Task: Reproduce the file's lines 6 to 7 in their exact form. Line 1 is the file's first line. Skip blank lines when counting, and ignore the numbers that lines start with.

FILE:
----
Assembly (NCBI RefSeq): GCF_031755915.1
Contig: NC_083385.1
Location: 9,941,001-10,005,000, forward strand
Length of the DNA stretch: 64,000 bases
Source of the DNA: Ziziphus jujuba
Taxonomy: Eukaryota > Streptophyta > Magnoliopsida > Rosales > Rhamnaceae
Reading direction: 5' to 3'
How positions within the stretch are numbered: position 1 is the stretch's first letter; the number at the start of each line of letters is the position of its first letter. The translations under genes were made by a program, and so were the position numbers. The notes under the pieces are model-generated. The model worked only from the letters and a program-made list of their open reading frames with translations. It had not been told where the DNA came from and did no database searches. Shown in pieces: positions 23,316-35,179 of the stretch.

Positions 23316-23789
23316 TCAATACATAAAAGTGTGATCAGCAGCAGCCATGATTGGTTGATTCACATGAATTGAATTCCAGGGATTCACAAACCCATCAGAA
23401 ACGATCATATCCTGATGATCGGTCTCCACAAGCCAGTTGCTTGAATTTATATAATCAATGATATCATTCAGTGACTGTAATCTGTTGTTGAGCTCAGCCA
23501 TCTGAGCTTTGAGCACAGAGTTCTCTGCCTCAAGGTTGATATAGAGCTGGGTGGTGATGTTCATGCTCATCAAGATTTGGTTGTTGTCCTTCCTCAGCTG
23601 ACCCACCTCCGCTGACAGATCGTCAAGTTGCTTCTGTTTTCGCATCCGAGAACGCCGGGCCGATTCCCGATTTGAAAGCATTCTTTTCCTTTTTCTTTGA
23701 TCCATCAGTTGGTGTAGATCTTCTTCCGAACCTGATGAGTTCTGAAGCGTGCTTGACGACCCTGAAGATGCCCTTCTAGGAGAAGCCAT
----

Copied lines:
Taxonomy: Eukaryota > Streptophyta > Magnoliopsida > Rosales > Rhamnaceae
Reading direction: 5' to 3'